Intrauterine preeclampsia exposure affects the lifelong cardiometabolic health of the child. Our study aimed to compare the growth (from birth to 6 months) of infants exposed to either a normotensive pregnancy or preeclampsia and explore the influence of being born small for gestational age (SGA). Participants were children of women participating in the Post-partum, Physiology, Psychology and Paediatric follow-up cohort study. Birth and 6-month weight and length z-scores were calculated for term and preterm (<37 weeks) babies, and change in weight z-score, rapid weight gain (≥0.67 increase in weight z-score) and conditional weight gain z-score were calculated. Compared with normotensive exposed infants (n = 298), preeclampsia exposed infants (n = 84) were more likely to be born SGA (7% versus 23%; P < 0.001), but weight gain from birth to 6 months, by any measure, did not differ between groups. Infants born SGA, irrespective of pregnancy exposure, were more likely to have rapid weight gain and had greater increases in weight z-score compared with those not born SGA. Preeclampsia exposed infants born SGA may benefit from interventions designed to prevent future cardiometabolic disease.
San Francisco (California USA) is a relatively compact city with a population of 884,000 and nine stroke centers within a 47 square mile area. Emergency Medical Services (EMS) transport distances and times are short and there are currently no Mobile Stroke Units (MSUs).
This study evaluated EMS activation to computed tomography (CT [EMS-CT]) and EMS activation to thrombolysis (EMS-TPA) times for acute stroke in the first two years after implementation of an emergency department (ED) focused, direct EMS-to-CT protocol entitled “Mission Protocol” (MP) at a safety net hospital in San Francisco and compared performance to published reports from MSUs. The EMS times were abstracted from ambulance records. Geometric means were calculated for MP data and pooled means were similarly calculated from published MSU data.
From July 2017 through June 2019, a total of 423 patients with suspected stroke were evaluated under the MP, and 166 of these patients were either ultimately diagnosed with ischemic stroke or were treated as a stroke but later diagnosed as a stroke mimic. The EMS and treatment time data were available for 134 of these patients with 61 patients (45.5%) receiving thrombolysis, with mean EMS-CT and EMS-TPA times of 41 minutes (95% CI, 39-43) and 63 minutes (95% CI, 57-70), respectively. The pooled estimates for MSUs suggested a mean EMS-CT time of 35 minutes (95% CI, 27-45) and a mean EMS-TPA time of 48 minutes (95% CI, 39-60). The MSUs achieved faster EMS-CT and EMS-TPA times (P <.0001 for each).
In a moderate-sized, urban setting with high population density, MP was able to achieve EMS activation to treatment times for stroke thrombolysis that were approximately 15 minutes slower than the published performance of MSUs.
The First Episode Rapid Early Intervention for Eating Disorders (FREED) service model is associated with significant reductions in wait times and improved clinical outcomes for emerging adults with recent-onset eating disorders. An understanding of how FREED is implemented is a necessary precondition to enable an attribution of these findings to key components of the model, namely the wait-time targets and care package.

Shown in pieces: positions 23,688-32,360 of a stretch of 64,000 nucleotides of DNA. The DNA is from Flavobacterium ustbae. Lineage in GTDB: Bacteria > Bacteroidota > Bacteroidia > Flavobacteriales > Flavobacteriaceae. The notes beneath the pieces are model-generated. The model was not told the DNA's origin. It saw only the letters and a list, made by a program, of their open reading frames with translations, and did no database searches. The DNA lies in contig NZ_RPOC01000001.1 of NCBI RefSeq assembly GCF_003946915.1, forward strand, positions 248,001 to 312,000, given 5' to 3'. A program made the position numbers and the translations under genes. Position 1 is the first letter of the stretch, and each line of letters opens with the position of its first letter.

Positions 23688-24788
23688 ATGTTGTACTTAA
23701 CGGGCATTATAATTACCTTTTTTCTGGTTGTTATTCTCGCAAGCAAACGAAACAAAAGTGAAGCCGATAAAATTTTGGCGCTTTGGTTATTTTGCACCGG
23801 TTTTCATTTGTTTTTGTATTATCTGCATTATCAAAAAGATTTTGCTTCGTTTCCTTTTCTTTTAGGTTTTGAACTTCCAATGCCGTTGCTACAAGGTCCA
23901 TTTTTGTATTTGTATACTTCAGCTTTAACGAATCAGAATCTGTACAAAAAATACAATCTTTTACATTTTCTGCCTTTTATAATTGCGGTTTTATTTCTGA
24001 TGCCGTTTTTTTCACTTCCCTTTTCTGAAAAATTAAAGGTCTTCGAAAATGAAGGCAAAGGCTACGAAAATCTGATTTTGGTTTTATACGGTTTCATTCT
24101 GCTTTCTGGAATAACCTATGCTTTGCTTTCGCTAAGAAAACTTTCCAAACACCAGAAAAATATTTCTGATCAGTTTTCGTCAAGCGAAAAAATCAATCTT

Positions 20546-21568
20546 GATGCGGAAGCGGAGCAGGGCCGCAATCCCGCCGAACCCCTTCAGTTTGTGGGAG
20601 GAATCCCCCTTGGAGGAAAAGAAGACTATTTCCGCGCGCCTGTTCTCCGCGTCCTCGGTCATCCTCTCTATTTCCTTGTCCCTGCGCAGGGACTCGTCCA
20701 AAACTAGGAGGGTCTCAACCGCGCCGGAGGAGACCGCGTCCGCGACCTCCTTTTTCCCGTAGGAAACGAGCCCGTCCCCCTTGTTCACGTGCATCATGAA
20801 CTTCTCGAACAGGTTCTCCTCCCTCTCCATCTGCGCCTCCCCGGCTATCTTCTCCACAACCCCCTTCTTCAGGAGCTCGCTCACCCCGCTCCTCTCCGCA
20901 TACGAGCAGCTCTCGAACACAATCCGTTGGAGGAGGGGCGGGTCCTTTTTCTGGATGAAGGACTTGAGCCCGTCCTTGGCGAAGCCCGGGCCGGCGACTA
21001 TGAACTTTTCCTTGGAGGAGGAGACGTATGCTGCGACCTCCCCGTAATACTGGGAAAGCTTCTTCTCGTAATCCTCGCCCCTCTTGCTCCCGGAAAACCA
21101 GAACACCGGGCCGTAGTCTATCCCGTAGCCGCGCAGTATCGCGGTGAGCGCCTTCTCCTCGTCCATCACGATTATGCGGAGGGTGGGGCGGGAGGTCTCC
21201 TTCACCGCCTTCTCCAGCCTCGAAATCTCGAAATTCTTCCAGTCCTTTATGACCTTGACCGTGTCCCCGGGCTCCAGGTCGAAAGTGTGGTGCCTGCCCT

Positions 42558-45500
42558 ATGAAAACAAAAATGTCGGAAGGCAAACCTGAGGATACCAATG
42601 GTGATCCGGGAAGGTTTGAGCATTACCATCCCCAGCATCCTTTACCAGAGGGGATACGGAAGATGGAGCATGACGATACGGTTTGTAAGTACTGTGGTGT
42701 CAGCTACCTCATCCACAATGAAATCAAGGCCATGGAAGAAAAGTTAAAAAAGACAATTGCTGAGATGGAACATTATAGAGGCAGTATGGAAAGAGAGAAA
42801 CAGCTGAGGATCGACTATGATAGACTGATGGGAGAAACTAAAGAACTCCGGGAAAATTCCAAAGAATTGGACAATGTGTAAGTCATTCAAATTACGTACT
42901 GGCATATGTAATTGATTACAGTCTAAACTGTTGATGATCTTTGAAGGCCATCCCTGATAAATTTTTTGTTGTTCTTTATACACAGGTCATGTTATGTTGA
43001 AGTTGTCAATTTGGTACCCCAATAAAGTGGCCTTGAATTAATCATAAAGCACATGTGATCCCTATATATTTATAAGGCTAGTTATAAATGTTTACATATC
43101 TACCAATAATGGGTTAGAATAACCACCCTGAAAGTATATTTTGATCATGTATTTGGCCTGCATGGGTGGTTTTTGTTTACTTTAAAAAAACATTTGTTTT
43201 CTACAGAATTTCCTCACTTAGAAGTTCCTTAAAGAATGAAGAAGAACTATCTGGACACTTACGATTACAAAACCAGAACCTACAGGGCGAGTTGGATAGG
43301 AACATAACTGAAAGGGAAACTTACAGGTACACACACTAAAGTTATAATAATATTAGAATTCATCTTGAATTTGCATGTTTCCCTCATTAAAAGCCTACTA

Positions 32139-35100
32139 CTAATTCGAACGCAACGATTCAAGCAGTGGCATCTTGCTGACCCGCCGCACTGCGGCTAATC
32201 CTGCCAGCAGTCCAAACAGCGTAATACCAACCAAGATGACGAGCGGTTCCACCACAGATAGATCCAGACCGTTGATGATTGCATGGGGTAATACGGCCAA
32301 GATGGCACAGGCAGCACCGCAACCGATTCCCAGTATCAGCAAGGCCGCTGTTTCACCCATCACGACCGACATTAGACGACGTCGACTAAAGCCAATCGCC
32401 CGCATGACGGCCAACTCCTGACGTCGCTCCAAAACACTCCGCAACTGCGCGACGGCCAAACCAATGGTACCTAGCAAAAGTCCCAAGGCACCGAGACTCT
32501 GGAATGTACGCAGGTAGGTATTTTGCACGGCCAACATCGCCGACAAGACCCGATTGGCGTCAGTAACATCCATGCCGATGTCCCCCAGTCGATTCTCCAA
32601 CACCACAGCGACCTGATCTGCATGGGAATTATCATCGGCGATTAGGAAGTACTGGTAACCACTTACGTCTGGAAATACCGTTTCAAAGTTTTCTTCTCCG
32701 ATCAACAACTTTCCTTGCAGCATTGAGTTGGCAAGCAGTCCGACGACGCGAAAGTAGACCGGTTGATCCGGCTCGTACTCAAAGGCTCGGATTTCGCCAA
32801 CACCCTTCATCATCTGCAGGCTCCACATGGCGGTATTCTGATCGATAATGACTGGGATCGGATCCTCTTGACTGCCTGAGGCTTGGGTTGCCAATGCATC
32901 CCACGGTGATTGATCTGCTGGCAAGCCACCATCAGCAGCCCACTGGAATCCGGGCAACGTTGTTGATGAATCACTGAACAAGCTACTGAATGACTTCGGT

This study evaluated fidelity to the FREED service model during the multicentre FREED-Up study.
Participants were 259 emerging adults (aged 16–25 years) with an eating disorder of <3 years duration, offered treatment through the FREED care pathway. Patient journey records documented patient care from screening to end of treatment. Adherence to wait-time targets (engagement call within 48 h, assessment within 2 weeks, treatment within 4 weeks) and care package, and differences in adherence across diagnosis and treatment group were examined.
There were significant increases (16–40%) in adherence to the wait-time targets following the introduction of FREED, irrespective of diagnosis. Receiving FREED under optimal conditions also increased adherence to the targets. Care package use differed by component and diagnosis. The most used care package activities were psychoeducation and dietary change. Attention to transitions was less well used.
This study provides an indication of adherence levels to key components of the FREED model. These adherence rates can tentatively be considered as clinically meaningful thresholds. Results highlight aspects of the model and its implementation that warrant future examination.
This study aimed to investigate the prevalence of adverse childhood experiences (ACEs) among patients in a female forensic psychiatric in-patient medium-secure unit, and to analyse the link between ACEs, adulthood self-harm and associated comorbidities and risk factors. The study used a cross-sectional design, with data gathered from the anonymised electronic health records of patients.
It was found that there was a high prevalence of both ACEs and self-harm among this patient group, and that there was a relationship between the two; those with more ACEs were more likely to have self-harmed during adulthood. Of the individual ACE categories, it was also demonstrated that emotional abuse had a significant association with adulthood self-harm.
In medium-secure settings for women, implementation of trauma-informed care will be beneficial because of the high number of those with mental disorders who have experienced adversity during their childhood.